2. Great Hollow Nature Preserve & Ecological Research Center is seeking an avian research intern to help with various projects involving birds and other wildlife at its research sites in Danbury, CT, New Fairfield, CT, and Pawling, NY from mid/late May through July/early August, 2020. One project involves target-netting male ovenbirds using song playback to investigate return rates of previously banded birds at the study site. This is part of a larger study of the effects of the invasive shrub, Japanese barberry, on ovenbird habitat quality, diet, and other factors. Another project involves capturing migrating and breeding songbirds to sample them for the newly introduced and invasive Asian long-horned tick and other tick species in collaboration with Western Connecticut State University. For both projects, the intern will assist with setting up and taking down mist-nets, recording data, and other tasks. Previous experience with mist-netting and bird banding is preferred but not necessary to apply. In addition to these projects, the avian research intern will conduct visual/aural bird surveys at Great Hollow Nature Preserve and other nearby areas for the Connecticut Bird Atlas Project. Experience conducting bird surveys and strong eastern bird identification skills (by sight and sound) are required. Other duties will include data entry and conducting weekly drag-samples for ticks as part of a regional black-legged tick population monitoring effort. The research intern may also occasionally be asked to help with miscellaneous office duties, community events, educational programs, and otherwise contribute to the general day-to-day operation of Great Hollow. Great Hollow Nature Preserve & Ecological Research Center is a newly established environmental education, conservation, and science institute located in New Fairfield, Connecticut, approximately one hour north of New York City. The preserve totals 825 acres and is contiguous or nearly contiguous with thousands of acres of additional protected land in Connecticut and neighboring New York State. Five miles of trails wind through the western side of the preserve and are open to the public year-round. Great Hollow also operates as a biological field station that is open to external researchers. Minimum Qualifications -Strong eastern bird identification skills and experience conducting bird surveys. -Familiarity with mist-netting and banding birds. -Completion of at least 1 full year of a 4-year university program, majoring in natural resources, conservation biology, ecology, wildlife management, or a similar field. -Ability to enjoy working outdoors under adverse conditions. -Physically fit and able to work long days on rugged terrain. -English fluency. -Ability to communicate effectively. -Ability to work independently and as part of a team. -Ability to live in shared on-site housing with respect for others (for applicants in need of housing). - Proof and continuous maintenance of health insurance coverage during employment. -U.S. citizenship or authorization to work in the U.S. -Valid driver’s license and own transportation. Compensation includes a weekly stipend of $325, plus free on-site, shared housing and utilities (electric, heat, cable tv/internet/phone) at Great Hollow Nature Preserve. To apply, please email as a single PDF (1) a cover letter that describes in detail your experience with birds and any other relevant field experience (if you have experience with mist-netting and banding, please include an estimated number of extractions), (2) a C.V., and (3) contact info and relationships to at least 2 professional references to Dr. Chad Seewagen at info@greathollow.org. Applications will be accepted until April 10 and reviewed in the order in which they are received.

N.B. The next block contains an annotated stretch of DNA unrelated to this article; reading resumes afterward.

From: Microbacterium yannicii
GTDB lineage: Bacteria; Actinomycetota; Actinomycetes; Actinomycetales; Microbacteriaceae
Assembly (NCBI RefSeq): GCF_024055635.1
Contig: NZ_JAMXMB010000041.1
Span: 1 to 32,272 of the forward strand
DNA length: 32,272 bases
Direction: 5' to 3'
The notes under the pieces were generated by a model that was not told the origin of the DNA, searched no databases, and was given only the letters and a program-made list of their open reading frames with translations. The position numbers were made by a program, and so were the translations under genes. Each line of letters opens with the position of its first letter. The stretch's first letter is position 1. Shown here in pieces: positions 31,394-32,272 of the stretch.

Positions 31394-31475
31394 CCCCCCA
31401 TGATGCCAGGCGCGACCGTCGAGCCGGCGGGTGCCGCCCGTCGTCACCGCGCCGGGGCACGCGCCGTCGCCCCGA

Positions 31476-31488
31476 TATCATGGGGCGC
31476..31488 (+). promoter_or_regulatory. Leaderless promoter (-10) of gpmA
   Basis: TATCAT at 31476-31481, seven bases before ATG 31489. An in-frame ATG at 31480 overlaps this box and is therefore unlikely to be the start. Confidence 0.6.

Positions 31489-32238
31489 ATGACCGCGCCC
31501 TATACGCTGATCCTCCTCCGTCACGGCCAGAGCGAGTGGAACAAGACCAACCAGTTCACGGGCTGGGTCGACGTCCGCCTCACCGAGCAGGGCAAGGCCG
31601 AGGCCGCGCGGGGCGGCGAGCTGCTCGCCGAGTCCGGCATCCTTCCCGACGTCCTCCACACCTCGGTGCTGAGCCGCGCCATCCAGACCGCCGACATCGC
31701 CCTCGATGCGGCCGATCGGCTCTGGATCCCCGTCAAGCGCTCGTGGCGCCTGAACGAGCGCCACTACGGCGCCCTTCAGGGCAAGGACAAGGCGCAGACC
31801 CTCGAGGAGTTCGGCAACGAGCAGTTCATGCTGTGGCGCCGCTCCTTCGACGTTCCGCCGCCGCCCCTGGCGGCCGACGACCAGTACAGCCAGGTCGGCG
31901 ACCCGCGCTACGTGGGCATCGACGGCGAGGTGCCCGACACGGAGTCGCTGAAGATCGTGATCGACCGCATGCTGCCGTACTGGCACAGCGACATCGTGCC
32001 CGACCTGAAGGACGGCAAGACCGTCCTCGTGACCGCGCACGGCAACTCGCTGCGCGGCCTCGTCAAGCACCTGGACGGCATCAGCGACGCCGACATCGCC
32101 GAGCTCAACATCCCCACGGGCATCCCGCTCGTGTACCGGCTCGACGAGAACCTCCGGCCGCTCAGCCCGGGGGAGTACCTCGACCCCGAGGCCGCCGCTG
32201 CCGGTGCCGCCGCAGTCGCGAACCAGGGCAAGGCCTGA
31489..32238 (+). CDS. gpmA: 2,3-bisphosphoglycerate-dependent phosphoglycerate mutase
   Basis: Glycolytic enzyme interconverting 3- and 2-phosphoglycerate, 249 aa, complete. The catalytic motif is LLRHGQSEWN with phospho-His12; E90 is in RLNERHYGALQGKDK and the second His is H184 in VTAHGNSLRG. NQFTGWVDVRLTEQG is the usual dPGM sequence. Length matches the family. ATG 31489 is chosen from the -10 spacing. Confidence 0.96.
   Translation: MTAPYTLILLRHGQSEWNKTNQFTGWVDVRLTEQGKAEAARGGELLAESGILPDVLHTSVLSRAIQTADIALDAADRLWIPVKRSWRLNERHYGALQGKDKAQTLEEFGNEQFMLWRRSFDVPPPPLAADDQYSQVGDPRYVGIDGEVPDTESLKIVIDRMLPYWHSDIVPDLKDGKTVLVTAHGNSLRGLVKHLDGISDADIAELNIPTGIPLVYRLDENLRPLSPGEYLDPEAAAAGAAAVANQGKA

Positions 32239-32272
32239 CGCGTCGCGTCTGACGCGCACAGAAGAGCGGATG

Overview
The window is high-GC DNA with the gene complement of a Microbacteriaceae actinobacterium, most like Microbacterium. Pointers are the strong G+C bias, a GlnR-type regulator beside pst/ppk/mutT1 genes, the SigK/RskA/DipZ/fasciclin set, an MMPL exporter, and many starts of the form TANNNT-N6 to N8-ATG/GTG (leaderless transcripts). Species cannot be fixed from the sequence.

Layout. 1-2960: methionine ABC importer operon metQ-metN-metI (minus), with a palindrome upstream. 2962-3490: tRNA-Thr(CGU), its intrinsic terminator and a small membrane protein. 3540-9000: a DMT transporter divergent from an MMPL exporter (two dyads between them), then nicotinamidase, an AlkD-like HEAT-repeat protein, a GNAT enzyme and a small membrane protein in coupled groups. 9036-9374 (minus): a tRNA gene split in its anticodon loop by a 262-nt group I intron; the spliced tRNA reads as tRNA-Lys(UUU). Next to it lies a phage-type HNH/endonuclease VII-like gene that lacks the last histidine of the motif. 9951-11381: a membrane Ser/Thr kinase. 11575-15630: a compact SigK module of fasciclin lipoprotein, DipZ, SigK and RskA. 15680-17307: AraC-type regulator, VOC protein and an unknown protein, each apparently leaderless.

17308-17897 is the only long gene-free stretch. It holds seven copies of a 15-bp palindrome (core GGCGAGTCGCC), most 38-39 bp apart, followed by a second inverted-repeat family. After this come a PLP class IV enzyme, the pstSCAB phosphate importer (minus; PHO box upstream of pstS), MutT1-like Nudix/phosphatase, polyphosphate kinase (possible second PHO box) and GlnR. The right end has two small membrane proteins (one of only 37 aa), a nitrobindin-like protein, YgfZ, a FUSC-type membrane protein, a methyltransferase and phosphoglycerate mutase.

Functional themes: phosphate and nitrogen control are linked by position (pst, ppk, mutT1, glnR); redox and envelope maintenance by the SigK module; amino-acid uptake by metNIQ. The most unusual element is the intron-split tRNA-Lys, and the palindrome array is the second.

3. Great Hollow Nature Preserve & Ecological Research Center offers up to $5,000 in grants each year to support biological research at and beyond our preserve in New Fairfield, Connecticut. The maximum amount awarded to a single project is $2,500. All areas of field biology are eligible, but those with a conservation application are the most competitive. Great Hollow Nature Preserve may be the only study site or may be one of multiple study sites used in the research. Applicants may be students or professionals of any age and career stage, but they must be affiliated with an educational institution or other non-profit organization. The grants may be used for field assistant wages or direct expenses such as field and lab equipment and supplies. Proposals will be evaluated on the basis of their novelty, scientific merit, soundness of the methodology, and ability to contribute significant new information to the published literature on the subject. Great Hollow has all of the facilities of a biological field station, including short-term housing, which may be available to awardees during their field season(s). Please note in your application if you would like to be considered for housing. Applications are due March 1st and awardees are announced by April 1st of each year. To apply, please provide a brief cover letter, C.V., and a proposal of no more than 3 pages single spaced (not including references) that includes the project need, research question(s), methods, predicted results, detailed budget and other sources of funding, and the expected contribution of the study to the relevant field. Email applications as a single PDF document to info@greathollow.org with “GRANT APPLICATION_[Last Name]” in the subject line.
  4. Great Hollow offers two grants each year in the amount of up to $2,500 each for biological research to be conducted at our preserve in New Fairfield, CT. All areas of field biology are welcome, but those with a clear conservation application are the most competitive. Great Hollow Nature Preserve may be the only study site or may be one of multiple study sites used for the study. Applicants can be students or professionals of any age and career stage, but they must be affiliated with an educational institution or other non-profit organization. The grants may be used for field assistant wages, field and lab equipment and supplies, or direct expenses. Proposals will be evaluated by their novelty, scientific merit and soundness of the methodology, and likelihood to contribute significant new information to the published literature on the subject. Applications are due December 1st and awardees are announced by February 1st of each year. To apply, please provide a brief cover letter, C.V., and a proposal of no more than 3 pages single spaced (not including references) that includes the project need, research question(s), detailed methods, detailed budget and any other sources of funding, predicted results, and expected contribution of the study to the relevant field. Email applications as a single PDF document to cseewagen@greathollow.org with “GRANT APPLICATION_[Last Name]” in the subject line.